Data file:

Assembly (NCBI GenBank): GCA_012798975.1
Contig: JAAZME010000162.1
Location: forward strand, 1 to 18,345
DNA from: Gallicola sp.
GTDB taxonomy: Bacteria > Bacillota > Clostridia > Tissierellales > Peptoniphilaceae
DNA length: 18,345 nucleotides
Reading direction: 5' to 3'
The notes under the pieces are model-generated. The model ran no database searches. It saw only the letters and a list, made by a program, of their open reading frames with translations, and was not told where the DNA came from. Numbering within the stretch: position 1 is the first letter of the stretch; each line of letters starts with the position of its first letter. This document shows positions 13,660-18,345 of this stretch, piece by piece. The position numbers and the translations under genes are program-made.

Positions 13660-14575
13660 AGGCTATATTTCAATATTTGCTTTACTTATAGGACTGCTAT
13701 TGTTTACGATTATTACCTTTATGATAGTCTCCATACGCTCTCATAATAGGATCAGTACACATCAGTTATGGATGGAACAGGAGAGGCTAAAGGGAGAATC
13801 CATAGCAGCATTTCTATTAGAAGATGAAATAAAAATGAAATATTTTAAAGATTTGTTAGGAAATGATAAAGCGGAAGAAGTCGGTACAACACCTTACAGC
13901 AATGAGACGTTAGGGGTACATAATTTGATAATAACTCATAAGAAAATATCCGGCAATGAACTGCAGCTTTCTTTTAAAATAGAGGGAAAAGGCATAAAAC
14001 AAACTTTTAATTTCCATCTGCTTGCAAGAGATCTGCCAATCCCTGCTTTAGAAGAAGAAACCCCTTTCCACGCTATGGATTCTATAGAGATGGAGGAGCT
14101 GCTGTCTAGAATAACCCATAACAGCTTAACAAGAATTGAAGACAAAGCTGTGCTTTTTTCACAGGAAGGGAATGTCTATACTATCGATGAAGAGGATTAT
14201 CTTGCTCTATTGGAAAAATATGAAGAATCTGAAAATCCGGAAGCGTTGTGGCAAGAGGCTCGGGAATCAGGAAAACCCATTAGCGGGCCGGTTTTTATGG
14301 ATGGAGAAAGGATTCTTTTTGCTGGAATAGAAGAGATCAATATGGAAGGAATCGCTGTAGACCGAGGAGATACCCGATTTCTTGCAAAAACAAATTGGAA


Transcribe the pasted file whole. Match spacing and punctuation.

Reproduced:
Assembly (NCBI GenBank): GCA_012798975.1
Contig: JAAZME010000162.1
Location: forward strand, 1 to 18,345
DNA from: Gallicola sp.
GTDB taxonomy: Bacteria > Bacillota > Clostridia > Tissierellales > Peptoniphilaceae
DNA length: 18,345 nucleotides
Reading direction: 5' to 3'
The notes under the pieces are model-generated. The model ran no database searches. It saw only the letters and a list, made by a program, of their open reading frames with translations, and was not told where the DNA came from. Numbering within the stretch: position 1 is the first letter of the stretch; each line of letters starts with the position of its first letter. This document shows positions 13,660-18,345 of this stretch, piece by piece. The position numbers and the translations under genes are program-made.

Positions 13660-14575
13660 AGGCTATATTTCAATATTTGCTTTACTTATAGGACTGCTAT
13701 TGTTTACGATTATTACCTTTATGATAGTCTCCATACGCTCTCATAATAGGATCAGTACACATCAGTTATGGATGGAACAGGAGAGGCTAAAGGGAGAATC
13801 CATAGCAGCATTTCTATTAGAAGATGAAATAAAAATGAAATATTTTAAAGATTTGTTAGGAAATGATAAAGCGGAAGAAGTCGGTACAACACCTTACAGC
13901 AATGAGACGTTAGGGGTACATAATTTGATAATAACTCATAAGAAAATATCCGGCAATGAACTGCAGCTTTCTTTTAAAATAGAGGGAAAAGGCATAAAAC
14001 AAACTTTTAATTTCCATCTGCTTGCAAGAGATCTGCCAATCCCTGCTTTAGAAGAAGAAACCCCTTTCCACGCTATGGATTCTATAGAGATGGAGGAGCT
14101 GCTGTCTAGAATAACCCATAACAGCTTAACAAGAATTGAAGACAAAGCTGTGCTTTTTTCACAGGAAGGGAATGTCTATACTATCGATGAAGAGGATTAT
14201 CTTGCTCTATTGGAAAAATATGAAGAATCTGAAAATCCGGAAGCGTTGTGGCAAGAGGCTCGGGAATCAGGAAAACCCATTAGCGGGCCGGTTTTTATGG
14301 ATGGAGAAAGGATTCTTTTTGCTGGAATAGAAGAGATCAATATGGAAGGAATCGCTGTAGACCGAGGAGATACCCGATTTCTTGCAAAAACAAATTGGAA